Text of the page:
Parsing the obstacles in front of him, Woo began to think that opposition to vending wasn’t just motivated by business interests or safety, but by anti-immigrant sentiment, too. The United States Refugee Act of 1980 had granted asylum to hundreds of thousands of Central American refugees throughout the decade, with many of them settling in Los Angeles. Street vending is commonplace in many of the refugees’ home countries, and some turned to the practice as one way to get by, which increased their visibility in the public’s eye. By the time Woo introduced the motion for street vending in the late 1980s, anti-immigrant sentiment had grown, later to be exemplified by the passage of California’s Proposition 187 in 1994, which prohibited undocumented immigrants from receiving public benefits like healthcare and public schooling. “For people who were opposed to the increase in immigration—especially [people opposed to] illegal immigrants who may have been political refugees from Central America—street vending became a kind of manifestation of that,” says Woo.

Woo didn’t serve on the city council long enough to see the street vending ordinance pass—he left in 1993, and councilman Mike Hernandez took over the initiative. Whereas Woo came to understand immigration as a key issue for vending only after he brought it to the council, Hernandez understood it as an absolute premise. Hernandez’s district included MacArthur Park, Westlake, and Pico Union, which are predominantly Latino areas by design—the district was the result of a court-ordered redistricting in 1990, after the County Board of Supervisors was found guilty of gerrymandering to disenfranchise Hispanic constituents. Hernandez is himself Latino, and understood that his position on the council was unprecedented. Prior to him, “the Latino community had no representation at the local government level, none at the city council, none at the county,” Hernandez tells me. “Today it’s a whole different environment.” To Hernandez, the immigrant vendors were small-business founders, just trying to get by: “In our city, our democracy, we should basically encourage people trying to make an honest dollar,” he adds.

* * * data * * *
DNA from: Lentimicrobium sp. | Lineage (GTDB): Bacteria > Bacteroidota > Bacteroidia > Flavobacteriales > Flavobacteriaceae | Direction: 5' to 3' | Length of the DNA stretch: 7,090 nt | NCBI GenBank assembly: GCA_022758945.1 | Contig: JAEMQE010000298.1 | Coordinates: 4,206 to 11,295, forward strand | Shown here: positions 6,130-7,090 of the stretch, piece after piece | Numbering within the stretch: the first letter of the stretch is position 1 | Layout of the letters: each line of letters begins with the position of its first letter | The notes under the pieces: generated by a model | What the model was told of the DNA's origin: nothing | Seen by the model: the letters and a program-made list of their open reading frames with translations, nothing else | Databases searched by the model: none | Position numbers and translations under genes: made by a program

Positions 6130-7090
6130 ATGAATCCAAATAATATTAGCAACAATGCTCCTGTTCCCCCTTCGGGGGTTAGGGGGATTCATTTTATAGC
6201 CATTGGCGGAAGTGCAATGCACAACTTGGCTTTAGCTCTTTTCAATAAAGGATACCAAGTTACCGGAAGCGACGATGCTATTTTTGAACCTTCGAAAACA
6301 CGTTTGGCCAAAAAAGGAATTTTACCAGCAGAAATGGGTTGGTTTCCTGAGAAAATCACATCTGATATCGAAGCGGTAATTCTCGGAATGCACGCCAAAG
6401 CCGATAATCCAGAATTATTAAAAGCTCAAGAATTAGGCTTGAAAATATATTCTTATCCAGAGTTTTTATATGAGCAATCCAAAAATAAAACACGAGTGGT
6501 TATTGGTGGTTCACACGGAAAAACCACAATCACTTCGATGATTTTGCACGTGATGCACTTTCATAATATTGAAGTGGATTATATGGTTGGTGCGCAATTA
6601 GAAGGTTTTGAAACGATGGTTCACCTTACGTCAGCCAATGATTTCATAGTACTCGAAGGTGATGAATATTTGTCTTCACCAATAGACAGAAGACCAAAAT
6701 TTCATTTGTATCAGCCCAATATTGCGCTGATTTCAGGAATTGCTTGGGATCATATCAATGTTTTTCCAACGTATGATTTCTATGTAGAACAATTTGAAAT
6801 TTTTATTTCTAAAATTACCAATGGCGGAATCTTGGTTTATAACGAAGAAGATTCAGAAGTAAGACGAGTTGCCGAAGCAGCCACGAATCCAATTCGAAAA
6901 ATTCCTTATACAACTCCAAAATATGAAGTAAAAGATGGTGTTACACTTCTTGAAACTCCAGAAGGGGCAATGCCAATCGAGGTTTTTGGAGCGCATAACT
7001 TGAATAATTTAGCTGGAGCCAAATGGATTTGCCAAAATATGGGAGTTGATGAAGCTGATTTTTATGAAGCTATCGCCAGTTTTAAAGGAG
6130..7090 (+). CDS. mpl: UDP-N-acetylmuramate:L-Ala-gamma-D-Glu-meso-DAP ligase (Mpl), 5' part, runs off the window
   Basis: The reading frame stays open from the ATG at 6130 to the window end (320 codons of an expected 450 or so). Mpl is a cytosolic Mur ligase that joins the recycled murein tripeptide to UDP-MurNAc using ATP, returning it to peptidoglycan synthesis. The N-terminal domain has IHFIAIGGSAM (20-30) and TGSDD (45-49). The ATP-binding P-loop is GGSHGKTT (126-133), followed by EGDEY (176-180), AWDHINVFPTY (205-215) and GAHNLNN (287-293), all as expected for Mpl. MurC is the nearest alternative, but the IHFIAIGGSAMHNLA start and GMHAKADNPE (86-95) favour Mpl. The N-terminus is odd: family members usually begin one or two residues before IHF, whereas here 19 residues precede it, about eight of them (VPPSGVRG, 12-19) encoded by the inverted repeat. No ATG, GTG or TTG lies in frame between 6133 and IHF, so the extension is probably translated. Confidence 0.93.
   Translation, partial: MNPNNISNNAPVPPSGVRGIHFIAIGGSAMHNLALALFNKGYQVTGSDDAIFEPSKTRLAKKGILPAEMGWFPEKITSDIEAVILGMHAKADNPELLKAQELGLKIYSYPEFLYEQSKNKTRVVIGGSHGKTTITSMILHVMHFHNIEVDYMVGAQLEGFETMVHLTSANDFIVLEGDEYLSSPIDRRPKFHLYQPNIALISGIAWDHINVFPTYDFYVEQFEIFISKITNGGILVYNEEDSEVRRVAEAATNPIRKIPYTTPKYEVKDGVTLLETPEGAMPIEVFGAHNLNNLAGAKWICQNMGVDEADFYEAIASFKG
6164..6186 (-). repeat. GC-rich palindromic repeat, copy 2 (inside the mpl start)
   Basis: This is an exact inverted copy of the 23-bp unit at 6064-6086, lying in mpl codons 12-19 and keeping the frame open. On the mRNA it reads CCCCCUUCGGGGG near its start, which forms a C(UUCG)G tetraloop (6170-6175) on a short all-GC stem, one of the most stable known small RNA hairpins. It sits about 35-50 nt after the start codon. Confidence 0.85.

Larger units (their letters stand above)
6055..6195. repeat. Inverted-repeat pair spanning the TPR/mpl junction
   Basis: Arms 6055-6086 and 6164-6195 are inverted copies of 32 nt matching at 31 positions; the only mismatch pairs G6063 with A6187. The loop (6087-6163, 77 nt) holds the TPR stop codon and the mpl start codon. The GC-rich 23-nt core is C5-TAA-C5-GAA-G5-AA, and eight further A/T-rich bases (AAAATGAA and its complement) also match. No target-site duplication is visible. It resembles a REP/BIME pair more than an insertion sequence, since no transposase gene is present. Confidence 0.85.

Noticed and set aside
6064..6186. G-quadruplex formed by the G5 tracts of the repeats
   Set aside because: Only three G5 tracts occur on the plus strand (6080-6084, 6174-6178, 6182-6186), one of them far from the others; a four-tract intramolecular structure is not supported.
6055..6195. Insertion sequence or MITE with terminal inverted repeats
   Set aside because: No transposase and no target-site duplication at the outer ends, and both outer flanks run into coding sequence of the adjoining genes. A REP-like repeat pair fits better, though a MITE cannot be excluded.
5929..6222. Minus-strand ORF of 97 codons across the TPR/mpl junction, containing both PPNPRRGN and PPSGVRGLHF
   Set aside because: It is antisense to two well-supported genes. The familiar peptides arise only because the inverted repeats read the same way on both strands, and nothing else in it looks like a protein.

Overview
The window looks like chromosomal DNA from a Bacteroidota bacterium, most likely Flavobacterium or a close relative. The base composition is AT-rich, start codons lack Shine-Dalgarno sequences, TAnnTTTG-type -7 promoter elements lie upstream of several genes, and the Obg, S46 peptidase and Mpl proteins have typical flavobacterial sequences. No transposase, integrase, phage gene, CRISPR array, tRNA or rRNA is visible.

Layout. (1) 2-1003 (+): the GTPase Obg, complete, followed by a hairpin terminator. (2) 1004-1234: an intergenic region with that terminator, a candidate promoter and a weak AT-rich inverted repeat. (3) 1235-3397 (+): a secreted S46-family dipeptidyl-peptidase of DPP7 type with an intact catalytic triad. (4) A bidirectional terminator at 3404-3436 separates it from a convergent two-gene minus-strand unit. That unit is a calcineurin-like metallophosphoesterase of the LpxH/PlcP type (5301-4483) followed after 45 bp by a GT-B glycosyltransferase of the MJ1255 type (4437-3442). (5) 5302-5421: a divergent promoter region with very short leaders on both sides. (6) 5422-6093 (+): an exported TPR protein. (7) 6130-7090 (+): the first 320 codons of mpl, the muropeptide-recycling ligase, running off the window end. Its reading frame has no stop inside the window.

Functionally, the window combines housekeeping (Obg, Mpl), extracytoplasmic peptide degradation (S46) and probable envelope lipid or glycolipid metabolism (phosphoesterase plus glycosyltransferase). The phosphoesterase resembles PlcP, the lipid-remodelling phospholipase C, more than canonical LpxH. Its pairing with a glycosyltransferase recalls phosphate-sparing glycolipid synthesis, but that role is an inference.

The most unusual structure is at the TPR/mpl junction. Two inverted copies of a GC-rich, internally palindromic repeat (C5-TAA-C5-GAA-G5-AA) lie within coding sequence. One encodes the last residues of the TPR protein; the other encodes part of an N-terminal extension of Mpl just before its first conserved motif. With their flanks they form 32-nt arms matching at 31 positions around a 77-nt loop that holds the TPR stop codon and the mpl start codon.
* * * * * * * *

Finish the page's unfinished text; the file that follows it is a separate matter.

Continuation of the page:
Another obstacle to vending in the 1990s came from fellow council members, who, according to Hernandez, weren’t keen on supporting vending in their districts for fear of alienating brick-and-mortar business owners: the taquería owner considered taco vendors unfair competition, as vendors didn’t have to pay rent on the sidewalk. The idea arose to instead set up the process for a district to make a special area for street vending, see if it worked, and then allow each council to decide if they also wanted to create their own zone. “The ordinance that was enacted in 1994 didn’t set up a place for legal vending—it set up a process for the creation of legal vending districts,” Gregg Kettles, who wrote extensively about vending in Los Angeles for the Temple Law Review, explains. “MacArthur Park was the only place to survive the very complicated bureaucratic process to get a district set up.”

This method approached vending as a zoning issue—regulating where it could occur as a way to encourage economic development in certain areas. Hernandez compared the method to the same efforts that gave Los Angeles the Staples Center in the late 1990s and L.A Live in the early 2000s. To assuage fears about safety and unfair competition, Hernandez says that they advertised vending to local businesses and policy makers based on its ability to put more eyes on the street. “[The vendors’] eyes and ears could be used to be part of the community,” so that in places with higher crime, “they would be part of the clean-up of the area,” he says.